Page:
The promise of zebrafish as a model of metabolic syndrome2019In: Experimental animals, ISSN 1341-1357, E-ISSN 1881-7122, Vol. 68, no 4, p. 407-416Article, review/survey (Refereed)
    Abstract [en]

    Metabolic syndrome is a cluster including hyperglycaemia, obesity, hypertension, and hypertriglyceridaemia as a result of biochemical and physiological alterations and can increase the risk of cardiovascular disease and diabetes. Fundamental research on this disease requires validated animal models. One potential animal model that is rapidly gaining in popularity is zebrafish (Danio rerio). The use of zebrafish as an animal model conveys several advantages, including high human genetic homology, transparent embryos and larvae that allow easier visualization. This review discusses how zebrafish models contribute to the development of metabolic syndrome studies. Different diseases in the cluster of metabolic syndrome, such as hyperglycaemia, obesity, diabetes, and hypertriglyceridaemia, have been successfully studied using zebrafish; and the model is promising for hypertension and cardiovascular metabolic-related diseases due to its genetic similarity to mammals. Genetic mutation, chemical induction, and dietary alteration are among the tools used to improve zebrafish models. This field is expanding, and thus, more effective and efficient techniques are currently developed to fulfil the increasing demand for thorough investigations.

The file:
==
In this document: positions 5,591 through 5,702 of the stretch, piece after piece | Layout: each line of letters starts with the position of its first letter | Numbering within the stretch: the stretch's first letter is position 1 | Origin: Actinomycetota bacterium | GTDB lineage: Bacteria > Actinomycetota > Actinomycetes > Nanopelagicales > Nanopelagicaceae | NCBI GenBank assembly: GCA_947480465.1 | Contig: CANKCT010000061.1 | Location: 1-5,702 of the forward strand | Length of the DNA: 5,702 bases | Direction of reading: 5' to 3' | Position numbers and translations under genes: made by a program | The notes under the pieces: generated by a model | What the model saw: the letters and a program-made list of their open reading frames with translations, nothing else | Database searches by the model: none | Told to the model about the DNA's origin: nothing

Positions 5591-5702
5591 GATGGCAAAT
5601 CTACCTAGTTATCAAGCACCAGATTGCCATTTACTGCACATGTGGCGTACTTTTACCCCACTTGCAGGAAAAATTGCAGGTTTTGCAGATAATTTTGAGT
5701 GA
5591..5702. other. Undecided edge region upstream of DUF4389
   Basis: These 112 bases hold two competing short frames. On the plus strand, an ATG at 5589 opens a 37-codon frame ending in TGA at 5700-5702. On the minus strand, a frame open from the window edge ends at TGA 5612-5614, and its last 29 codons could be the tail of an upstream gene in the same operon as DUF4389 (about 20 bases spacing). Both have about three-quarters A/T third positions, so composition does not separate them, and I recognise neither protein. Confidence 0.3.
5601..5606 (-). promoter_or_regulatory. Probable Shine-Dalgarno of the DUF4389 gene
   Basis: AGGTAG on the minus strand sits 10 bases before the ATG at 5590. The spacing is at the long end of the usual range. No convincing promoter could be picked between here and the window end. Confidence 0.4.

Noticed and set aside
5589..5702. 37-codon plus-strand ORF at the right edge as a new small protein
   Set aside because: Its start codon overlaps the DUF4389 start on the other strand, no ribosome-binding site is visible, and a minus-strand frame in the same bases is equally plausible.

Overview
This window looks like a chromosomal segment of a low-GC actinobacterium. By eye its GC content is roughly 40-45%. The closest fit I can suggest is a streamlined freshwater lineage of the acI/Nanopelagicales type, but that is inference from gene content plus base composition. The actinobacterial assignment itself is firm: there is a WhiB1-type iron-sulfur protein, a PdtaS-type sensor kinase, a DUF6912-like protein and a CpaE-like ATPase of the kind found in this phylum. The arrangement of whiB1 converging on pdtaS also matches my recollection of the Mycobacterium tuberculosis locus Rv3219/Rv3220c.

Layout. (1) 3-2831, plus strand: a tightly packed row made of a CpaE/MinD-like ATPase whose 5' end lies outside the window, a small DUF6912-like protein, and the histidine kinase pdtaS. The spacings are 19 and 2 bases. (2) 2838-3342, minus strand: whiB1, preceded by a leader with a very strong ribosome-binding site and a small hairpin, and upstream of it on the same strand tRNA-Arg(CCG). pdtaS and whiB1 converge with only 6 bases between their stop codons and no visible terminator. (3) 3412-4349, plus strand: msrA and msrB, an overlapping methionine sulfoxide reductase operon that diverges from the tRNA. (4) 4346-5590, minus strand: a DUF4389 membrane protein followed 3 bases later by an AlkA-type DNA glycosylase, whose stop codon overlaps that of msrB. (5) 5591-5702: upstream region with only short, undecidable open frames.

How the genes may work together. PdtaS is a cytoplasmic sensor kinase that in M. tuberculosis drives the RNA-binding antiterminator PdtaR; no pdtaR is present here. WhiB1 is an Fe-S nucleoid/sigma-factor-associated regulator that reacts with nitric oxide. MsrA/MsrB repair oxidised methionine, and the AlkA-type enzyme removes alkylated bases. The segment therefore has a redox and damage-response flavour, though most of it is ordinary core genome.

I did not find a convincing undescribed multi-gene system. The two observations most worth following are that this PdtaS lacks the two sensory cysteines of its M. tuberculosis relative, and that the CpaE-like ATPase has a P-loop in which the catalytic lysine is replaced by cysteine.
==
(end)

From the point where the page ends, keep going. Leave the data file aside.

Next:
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  • 16.
    Benchoula, Khaled
    et al.
    Int Islamic Univ Malaysia, Kulliyyah Pharm, Dept Basic Med Sci, Kuantan 25200, Pahang, Malaysia.
    Khatib, Alfi
    Int Islamic Univ Malaysia, Kulliyyah Pharm, Dept Pharmaceut Chem, Kuantan 25200, Pahang, Malaysia.
    Quzwain, Fairuz M. C.
    Univ Jambi, Fac Med, Jambi 36122, Indonesia.
    Mohamad, Che Anuar Che
    Int Islamic Univ Malaysia, Kulliyyah Pharm, Dept Basic Med Sci, Kuantan 25200, Pahang, Malaysia.
    Sulaiman, Wan Mohd Azizi Wan
    Int Islamic Univ Malaysia, Kulliyyah Pharm, Dept Basic Med Sci, Kuantan 25200, Pahang, Malaysia.
    Wahab, Ridhwan Abdul
    Int Islamic Univ Malaysia, Dept Biomed Sci, Kulliyyah Allied Hlth Sci, Kuantan 25200, Pahang, Malaysia.
    Ahmed, Qamar Uddin
    Int Islamic Univ Malaysia, Kulliyyah Pharm, Dept Pharmaceut Chem, Kuantan 25200, Pahang, Malaysia.
    Ghaffar, Majid Abdul
    Int Islamic Univ Malaysia, Kulliyyah Pharm, Dept Pharmaceut Chem, Kuantan 25200, Pahang, Malaysia.
    Saiman, Mohd Zuwairi
    Univ Malaya, Inst Biol Sci, Fac Sci, Kuala Lumpur 50603, Malaysia.
    Alajmi, Mohamed F.
    King Saud Univ, Dept Pharmacognosy, Coll Pharm, Riyadh 11451, Saudi Arabia.
    El-Seedi, Hesham
    Uppsala University, Disciplinary Domain of Medicine and Pharmacy, Faculty of Pharmacy, Department of Medicinal Chemistry, Farmakognosi.
    Optimization of Hyperglycemic Induction in Zebrafish and Evaluation of Its Blood Glucose Level and Metabolite Fingerprint Treated with Psychotria malayana Jack Leaf Extract2019In: Molecules, ISSN 1420-3049, E-ISSN 1420-3049, Vol. 24, no 8, article id 1506Article in journal (Refereed)
    Abstract [en]